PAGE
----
Given that 2013 is nearly behind us all I figured it prudent to look back on some of the best scenes, chapters, stories, etc that I have come across this year. This retrospective will look at films, books, games, television, and songs; and is in no way indicative of a ‘universal’ consensus of what makes a good piece of art or good media for that matter. I will give a brief bit of context for each sample because I highly doubt that everyone who reads this will have encountered and enjoyed the same things that I have this year, let alone the same parts of said things.
In a way, that’s what gives the media and the arts part of their universal pulling power: the sheer scale of variety.
Variety: The Spice of Life.
The final installment of the “Three Flavours Cornetto Trilogy” concluded in triumphant fashion this summer with a ‘robotic alien’ apocalypse the combined likes of Roland Emmerich, H. G. Wells, James Cameron and Ridley Scott could hardly have contemplated. ‘The World’s End’ followed the zom-rom-com sleeper-hit ‘Shaun of the Dead’ and the small-town buddy-cop parody ‘Hot Fuzz’. This time around Edgar Wright along with the inseperable duo of Simon Pegg and Nick Frost depict the end of the world through the eyes of an alcoholic and his long-lost, semi-wasted best friends. Surprisingly darker and more emotionally complicated than what went before, especially considering the manner in which the film refuses to take itself seriously, this is a beautifully constructed story covering nostalgia, delusional tenacity, addiction, and (loosely) aliens.
Hilarious, thoughtful, and not afraid to poke loving fun and its subject material ‘The World’s End’ was a blast.
Honorable Mentions: Man of Steel, Iron Man 3, The Hobbit: An Unexpected Journey, Rush.
‘Dreams and Shadows’ is the debut novel of screenwriter and film critic Christopher Robert Cargill (otherwise known as C. Robert Cargill or Robert Cargill) that was published earlier this year. Cargill’s resume paints a journey across many avenues of media ranging from journalism, to screenwriting, to blogging, and now to authorship. Cargill was formerly a frequent (and great) contributor to aintitcool.com, a regular show on the now-and-recently-extinct spill.com, co-wrote a film some of you might have seen called ‘Sinister’, and is currently working on the script for the cyber-punk video-game-to-movie adaptation ‘Deus Ex: Human Revolution’.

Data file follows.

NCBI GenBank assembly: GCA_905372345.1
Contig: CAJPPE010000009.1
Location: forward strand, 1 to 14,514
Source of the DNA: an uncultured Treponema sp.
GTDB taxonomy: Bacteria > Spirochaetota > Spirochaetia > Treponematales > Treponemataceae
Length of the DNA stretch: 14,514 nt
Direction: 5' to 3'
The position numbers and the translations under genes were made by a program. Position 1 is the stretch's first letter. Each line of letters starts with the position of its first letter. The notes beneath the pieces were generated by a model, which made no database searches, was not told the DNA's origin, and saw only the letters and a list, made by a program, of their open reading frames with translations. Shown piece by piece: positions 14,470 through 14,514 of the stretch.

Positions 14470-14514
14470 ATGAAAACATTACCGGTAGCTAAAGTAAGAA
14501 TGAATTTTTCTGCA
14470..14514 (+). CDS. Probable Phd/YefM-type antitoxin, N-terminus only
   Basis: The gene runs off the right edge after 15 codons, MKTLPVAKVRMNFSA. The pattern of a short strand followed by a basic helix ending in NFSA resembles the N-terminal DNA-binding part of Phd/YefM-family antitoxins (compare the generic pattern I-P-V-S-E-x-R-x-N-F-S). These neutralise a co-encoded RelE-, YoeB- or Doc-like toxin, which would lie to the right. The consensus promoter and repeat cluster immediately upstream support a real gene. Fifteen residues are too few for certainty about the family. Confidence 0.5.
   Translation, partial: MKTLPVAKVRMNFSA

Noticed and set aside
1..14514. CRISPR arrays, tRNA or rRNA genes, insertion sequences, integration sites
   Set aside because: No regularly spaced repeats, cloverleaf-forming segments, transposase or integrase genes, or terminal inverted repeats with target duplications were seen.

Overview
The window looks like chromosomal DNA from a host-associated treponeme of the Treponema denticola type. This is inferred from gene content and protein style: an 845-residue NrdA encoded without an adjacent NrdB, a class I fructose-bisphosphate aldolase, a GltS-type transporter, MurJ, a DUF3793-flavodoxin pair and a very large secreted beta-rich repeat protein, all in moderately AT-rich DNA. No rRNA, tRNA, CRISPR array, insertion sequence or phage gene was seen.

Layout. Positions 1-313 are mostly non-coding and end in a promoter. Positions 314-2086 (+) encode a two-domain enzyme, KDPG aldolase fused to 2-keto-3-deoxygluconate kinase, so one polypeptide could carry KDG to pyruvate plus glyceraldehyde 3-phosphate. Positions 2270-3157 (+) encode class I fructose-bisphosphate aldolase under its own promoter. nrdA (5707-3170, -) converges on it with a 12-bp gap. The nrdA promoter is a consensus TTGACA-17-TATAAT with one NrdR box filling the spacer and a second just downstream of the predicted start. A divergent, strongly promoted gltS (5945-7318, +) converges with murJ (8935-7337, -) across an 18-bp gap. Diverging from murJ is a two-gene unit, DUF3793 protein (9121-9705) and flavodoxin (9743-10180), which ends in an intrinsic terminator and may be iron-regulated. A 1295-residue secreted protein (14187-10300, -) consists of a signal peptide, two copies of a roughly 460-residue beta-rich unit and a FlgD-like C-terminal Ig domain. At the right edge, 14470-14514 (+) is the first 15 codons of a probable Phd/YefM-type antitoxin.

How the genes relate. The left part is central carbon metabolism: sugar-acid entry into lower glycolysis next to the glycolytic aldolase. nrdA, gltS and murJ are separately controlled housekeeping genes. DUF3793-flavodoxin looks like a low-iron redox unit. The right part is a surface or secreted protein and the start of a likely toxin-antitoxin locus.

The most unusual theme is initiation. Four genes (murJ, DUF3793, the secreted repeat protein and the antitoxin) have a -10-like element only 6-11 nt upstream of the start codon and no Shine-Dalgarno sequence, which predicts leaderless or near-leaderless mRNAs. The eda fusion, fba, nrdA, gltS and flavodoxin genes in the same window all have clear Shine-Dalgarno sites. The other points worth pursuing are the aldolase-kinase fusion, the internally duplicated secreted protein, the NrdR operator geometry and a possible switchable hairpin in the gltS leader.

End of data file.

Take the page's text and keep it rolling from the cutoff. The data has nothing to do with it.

The premise of ‘Dreams and Shadows’ is that the world as we know it has been and remains to be influenced and affected by the supernatural world and the various creatures that inhabit it – despite the former being completely unaware of such. While this sounds like a stock premise you’ve probably heard or seen before the story on offer here, in this ‘Modern American Fairy Tale’ is actually quite good. The story primarily follows the childhoods and subsequent young adult lives of two boys: Colby Stevens and Ewan Thatcher. Following a fantastical adventure in the supernatural world that gradually turns extremely dark Colby and Ewan’s destinies become forever entwined with the magical world. It’s just fascinating to see what happens in the years following the moment that lesser writers and stories would have either finished writing or decided to roll the credits, and oh boy… does it go in some sinister and provocative directions.
The following extract comes from one of my favorite moments in the story; a chapter during which the young man Colby Stevens heads to a supernatural bar christened “The Cursed and the Damned” (which is also the title of this chapter), depicted as a “dive”, with his childhood friend and djinn Yashar. Shortly upon arriving Colby, Yashar, and the barman “Old Scraps” strike up a conversation with a fallen angel cast out of heaven to earth called Bertrand.
“So who gets to see this paradise [in hell]?” asked Old Scraps, pouring the angel another glass of whiskey.
“Whoever brings in the most souls gets a garden of their own, I suppose,” he said.
Colby shook his head, confused. “Wait, so the most evil men in the world get a pass?”
“What do you mean evil? What IS evil? Do you mean sin? No, the greatest sinners don’t get a pass. But the greatest persuaders do, the men who lead others into willful oblivion. They build the pyres upon which their furnace will be heated.”
“Like who?” asked Colby.
Old Scraps removed the lit pipe from his mouth and waved it around wildly. “Wait, wait, wait. Are you saying someone like Adolph Hitler is in this hellish paradise of yours?”